As featured in The Florida Bar Family Law Section Commentator
Presented by Cary Stamp
At the 2013 Florida Bar Family Law Section Fall Retreat, Elisha Roy recommended that family lawyers “take care of themselves.” Then at the publications committee meeting, she suggested that the commentator focus on mental and physical well-being issues. Her remark prompted me to ask, “What about financial well-being?”
Over the past decade, I’ve had the privilege of working with a number of family lawyers on their own financial and estate plans. I also work with corporate executives, real estate developers, construction company owners and affluent divorced and widowed women. There is a common pattern … individuals who are accustomed to setting goals and working toward them quickly understand the financial planning process. They realize that working towards a goal, such as building a nest egg for retirement, is a marathon not a sprint.
But those unaccustomed to setting long-term goals, can get sidetracked by short-term events and gyrations in the stock and bond markets. Often, at the first sign of trouble, there is a tendency to jump ship and abandon a well conceived plan. Of course, the plan can only be abandoned if it was conceived and implemented in the first place.
Here is a quick test I ask prospective clients to take to determine if they have a plan: Can you produce a document that details what your financial goals are, what your life will look like in retirement and the steps you will take to get there? If you do not have such a document or your immediate thought was “it’s all in my head,” you do not have a sufficient plan to get you where you want to be.
Quite simply, a financial plan is a business plan for your life. It doesn’t need to be elaborate or full of charts and tables. One simple page will do if it captures what you want to accomplish and how you are going to get there.
Everyone has different goals, and everyone prioritizes them differently. The more specific they are in terms of time and money … the better. Simply saying you want to retire comfortably isn’t good enough. However, writing down that your goal, for example, is to retire at age 66 with an income equal to 85% of your current take-home pay is much more meaningful.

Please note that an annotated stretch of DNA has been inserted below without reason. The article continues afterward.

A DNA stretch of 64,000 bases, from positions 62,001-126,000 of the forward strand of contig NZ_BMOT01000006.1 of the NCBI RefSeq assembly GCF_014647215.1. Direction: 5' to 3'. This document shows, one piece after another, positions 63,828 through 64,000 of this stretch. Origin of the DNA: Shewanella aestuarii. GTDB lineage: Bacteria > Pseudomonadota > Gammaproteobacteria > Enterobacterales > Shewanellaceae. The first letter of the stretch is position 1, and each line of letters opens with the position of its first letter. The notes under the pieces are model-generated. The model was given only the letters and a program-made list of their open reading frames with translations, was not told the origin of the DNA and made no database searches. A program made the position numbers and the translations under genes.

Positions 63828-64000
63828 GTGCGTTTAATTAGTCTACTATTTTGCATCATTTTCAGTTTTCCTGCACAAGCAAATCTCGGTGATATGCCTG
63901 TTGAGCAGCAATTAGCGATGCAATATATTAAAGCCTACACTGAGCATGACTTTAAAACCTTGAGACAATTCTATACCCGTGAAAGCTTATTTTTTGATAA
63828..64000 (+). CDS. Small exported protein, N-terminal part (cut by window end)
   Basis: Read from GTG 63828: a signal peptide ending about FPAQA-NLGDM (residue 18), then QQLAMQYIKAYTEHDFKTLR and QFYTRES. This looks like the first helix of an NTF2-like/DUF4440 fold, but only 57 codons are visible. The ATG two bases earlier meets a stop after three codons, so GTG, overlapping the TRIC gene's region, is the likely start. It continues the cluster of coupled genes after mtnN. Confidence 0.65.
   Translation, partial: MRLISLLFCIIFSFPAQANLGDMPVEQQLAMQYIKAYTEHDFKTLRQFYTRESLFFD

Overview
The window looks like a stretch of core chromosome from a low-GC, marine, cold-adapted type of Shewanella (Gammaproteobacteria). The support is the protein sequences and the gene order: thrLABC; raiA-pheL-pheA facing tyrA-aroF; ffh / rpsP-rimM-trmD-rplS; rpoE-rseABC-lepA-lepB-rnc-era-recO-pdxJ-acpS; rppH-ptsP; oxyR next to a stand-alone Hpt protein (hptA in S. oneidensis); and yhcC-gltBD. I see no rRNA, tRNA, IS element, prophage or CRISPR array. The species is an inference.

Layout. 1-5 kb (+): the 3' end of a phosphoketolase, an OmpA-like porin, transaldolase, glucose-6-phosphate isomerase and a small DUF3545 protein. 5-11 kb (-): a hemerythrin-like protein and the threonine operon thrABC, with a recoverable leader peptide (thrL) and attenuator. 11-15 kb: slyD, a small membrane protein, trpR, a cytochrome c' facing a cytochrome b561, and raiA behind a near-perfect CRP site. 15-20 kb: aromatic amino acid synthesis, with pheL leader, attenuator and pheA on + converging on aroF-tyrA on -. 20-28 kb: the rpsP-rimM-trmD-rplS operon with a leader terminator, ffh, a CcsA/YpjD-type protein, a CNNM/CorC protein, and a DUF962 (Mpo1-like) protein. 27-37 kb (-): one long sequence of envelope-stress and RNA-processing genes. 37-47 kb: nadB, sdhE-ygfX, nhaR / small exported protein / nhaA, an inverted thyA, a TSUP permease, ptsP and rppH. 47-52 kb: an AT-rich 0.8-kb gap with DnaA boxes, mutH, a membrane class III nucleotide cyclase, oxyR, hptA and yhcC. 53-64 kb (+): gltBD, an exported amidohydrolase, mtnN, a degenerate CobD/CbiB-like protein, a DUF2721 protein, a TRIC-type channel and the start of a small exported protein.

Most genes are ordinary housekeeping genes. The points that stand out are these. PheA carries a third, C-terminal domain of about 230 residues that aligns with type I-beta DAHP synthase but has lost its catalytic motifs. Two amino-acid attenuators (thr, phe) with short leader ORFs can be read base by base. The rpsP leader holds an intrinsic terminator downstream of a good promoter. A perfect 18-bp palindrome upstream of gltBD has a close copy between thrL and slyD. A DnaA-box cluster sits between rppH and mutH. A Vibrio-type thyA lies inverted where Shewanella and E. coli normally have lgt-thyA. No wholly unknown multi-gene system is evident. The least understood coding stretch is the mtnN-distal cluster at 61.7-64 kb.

If retirement is the number-one goal, we’ll start by examining a client’s retirement plan. Many small firms have a retirement plan that was established years ago and may not allow them to maximize their tax deduction and save as much as possible for retirement.
For example, some practitioners do not know that even if they have a small office, they can establish a 401(k) plan for a minimal amount that would allow them to defer as much as $50,000 per year. And if their spouse works in the firm, they could potentially double that deduction. That means a husband making a $50,000 annual contribution to his 401(k), assuming a 6% annual return, could have $659,040 after 10 years. If his wife can do the same thing, they’d have $1,318,079 for their retirement.
Pension plans are another way to produce monthly retirement income. Pension plans can make sense for a sole practitioner or small firm with significant income. Pensions are determined by actuarial calculations and can be implemented to create tax deductions of over $100,000 and sometimes as much as $200,000.
Once the retirement planning issues have been addressed, it’s important to examine current tax status, and estate plan and potential liability issues. Issues may include: lack of a liability umbrella policy, a corporate structure that does not allow for maximum deductions, and trusts that have been established but not funded.